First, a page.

“The center has undergone many changes, and our blood and sweat have placed each stone over the other. It is not just a physical space, it is a feeling.” The place breathes life back to anyone who visits it by reawakening their creative energy and the need for innocence, colours, and expression. Facilitating learning is challenging as each child’s psychological and social needs are unique. Leading a sustainable life comes with its complexities in growing market culture, with difficulty in procuring clean food, electricity, and resources at the right value. “The mainstream is not just concerned with education, it is a competitive, alienating way of life that seeks to control the environment. Parents work to earn money to ensure their children’s future security, but in the process, they do not have time to spend with them. The question is whether children require material or their time. By prioritising money, how are we contributing to the child’s growth?”, she inquires.
Spreading colours, spreading smiles (Photo: Ridhima Agarwal)
She wishes to contribute to the idea and practice of holistic education, and asserts that if one works with children right from their childhood, a lot can be saved. She feels that she has re-lived her life after her child’s birth, having taken up a firm and compassionate responsibility for providing a nurturing ground to lead and pass on a sustainable lifestyle. Believing that travel is one of the best ways to grow and relate, she began travelling across India with Qasim to learn more about themselves and to expose him to a different educational experience. As the basic needs for food, clothing, shelter are satisfied by the environment, she asks how education can be disconnected from the environment and asserts the need to make our surroundings a part of the educational process itself. She believes in learning to take charge of the environmental responsibility that we all share. Fatema envisions a future where more conscious spaces can be created by collaborating and volunteering to design educational modules, working towards her desire to learn more and creating a generational link of conscious education through environmental learnings.
Fatema comes alive in her love for and awe of the little beautiful things of the natural world. Her engagement in local knowledge systems; interest in growing food, exploring different crafts, and creating handmade artefacts; concern towards human–environmental degradation; paying complete attention to children and becoming a part of their growth; discussing various life perspectives with Qasim; and wishing to travel the world speaks of the learning methodologies she practices in her daily life. Her efforts are for protecting the heart and soul of human civilisation i.e., its children, by doing her bit in their education. From this perspective, Fatema considers motherhood as her most dignified work. For the world, she is a true educator, lighting our paths to collective wisdom and safeguarding our world’s future.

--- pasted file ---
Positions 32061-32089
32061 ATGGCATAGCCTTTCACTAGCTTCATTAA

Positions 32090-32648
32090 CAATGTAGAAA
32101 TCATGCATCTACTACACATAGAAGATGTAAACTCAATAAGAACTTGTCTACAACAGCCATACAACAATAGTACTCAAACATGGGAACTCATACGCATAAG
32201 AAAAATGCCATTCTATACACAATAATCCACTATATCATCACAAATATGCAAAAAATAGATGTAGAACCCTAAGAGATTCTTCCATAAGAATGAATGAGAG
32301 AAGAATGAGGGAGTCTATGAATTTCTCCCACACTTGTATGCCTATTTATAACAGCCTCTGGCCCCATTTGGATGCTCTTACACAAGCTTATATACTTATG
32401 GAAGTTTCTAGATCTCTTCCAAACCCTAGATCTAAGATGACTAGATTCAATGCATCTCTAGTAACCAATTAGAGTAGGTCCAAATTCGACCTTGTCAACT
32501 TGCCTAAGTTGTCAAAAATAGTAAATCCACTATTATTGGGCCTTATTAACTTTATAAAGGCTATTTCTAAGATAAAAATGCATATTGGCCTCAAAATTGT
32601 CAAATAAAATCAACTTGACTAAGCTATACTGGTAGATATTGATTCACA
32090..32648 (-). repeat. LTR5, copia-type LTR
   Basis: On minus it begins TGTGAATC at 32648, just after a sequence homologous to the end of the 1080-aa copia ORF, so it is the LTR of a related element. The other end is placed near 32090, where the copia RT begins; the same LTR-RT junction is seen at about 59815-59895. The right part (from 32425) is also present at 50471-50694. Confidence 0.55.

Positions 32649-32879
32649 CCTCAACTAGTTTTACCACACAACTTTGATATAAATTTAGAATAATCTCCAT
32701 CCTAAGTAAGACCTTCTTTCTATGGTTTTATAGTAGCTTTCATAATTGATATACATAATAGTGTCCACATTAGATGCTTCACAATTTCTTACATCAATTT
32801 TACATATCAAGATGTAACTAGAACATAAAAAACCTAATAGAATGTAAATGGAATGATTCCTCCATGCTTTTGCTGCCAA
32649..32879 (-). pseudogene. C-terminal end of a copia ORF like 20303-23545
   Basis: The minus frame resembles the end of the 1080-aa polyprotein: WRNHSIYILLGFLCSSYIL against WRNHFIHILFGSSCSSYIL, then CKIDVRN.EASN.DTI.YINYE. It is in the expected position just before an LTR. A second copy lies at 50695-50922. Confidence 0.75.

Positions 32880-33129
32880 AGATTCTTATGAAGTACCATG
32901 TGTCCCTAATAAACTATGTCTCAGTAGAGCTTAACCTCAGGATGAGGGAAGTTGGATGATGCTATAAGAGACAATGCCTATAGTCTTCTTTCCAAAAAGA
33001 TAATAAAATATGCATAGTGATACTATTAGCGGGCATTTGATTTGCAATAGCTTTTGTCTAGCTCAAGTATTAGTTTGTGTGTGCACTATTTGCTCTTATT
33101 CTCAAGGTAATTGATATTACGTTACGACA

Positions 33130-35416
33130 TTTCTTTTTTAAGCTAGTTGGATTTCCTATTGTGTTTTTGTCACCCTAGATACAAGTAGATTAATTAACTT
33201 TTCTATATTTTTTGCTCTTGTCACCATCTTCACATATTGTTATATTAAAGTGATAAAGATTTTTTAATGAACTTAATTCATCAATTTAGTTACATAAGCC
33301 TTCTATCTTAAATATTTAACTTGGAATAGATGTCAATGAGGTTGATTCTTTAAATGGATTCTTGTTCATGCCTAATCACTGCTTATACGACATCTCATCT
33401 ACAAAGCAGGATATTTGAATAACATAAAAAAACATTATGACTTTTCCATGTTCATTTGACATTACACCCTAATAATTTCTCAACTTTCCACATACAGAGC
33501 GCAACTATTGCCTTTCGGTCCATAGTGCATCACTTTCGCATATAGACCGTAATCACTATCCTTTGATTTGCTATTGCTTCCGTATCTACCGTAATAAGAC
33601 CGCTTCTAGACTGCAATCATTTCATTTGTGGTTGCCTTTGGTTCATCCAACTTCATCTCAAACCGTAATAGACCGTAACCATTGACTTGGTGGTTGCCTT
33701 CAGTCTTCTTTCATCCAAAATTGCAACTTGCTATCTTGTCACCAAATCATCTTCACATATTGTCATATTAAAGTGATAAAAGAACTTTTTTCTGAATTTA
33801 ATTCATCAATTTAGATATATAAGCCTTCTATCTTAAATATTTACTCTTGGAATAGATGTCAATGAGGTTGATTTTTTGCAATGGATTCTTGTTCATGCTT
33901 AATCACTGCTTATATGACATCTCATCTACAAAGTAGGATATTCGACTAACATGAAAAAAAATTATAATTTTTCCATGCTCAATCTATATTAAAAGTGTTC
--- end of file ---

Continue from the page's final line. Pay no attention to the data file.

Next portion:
In one of the activities, Fatema gathered children around a tree and asked them to write a message to humanity on their cards and use them to decorate the tree. The smile on her face while reading those cards later is a true reward that one can receive for their work. One of the cards wished for a healthy and happy family and another one read “bea good”.
Fatema C can be reached at: email@example.com
Follow them on social media:
Fatema and Ridhima walking on a street in Watlar, Kashmir
Written by: Ridhima Agarwal
Originally published on Travellers’ University, part of the 52 Parindey Fellowship
Teaser/SEO description: A message to humanity: Fatema shares guiding lessons in education and sustenance with the soul of our civilisation, i.e., its children.
Location for geotagging: Faculty House, 4H5F+2C9, Kandbari, Himachal Pradesh 176081
Tags : environment, alternative education, community learning, Himachal Pradesh, sustainability, community, youth, empowerment, natural living, environmentalism, conscious living, Learning methods, youth empowerment, community work, rethinking education, alivelihoods, 52 Parindey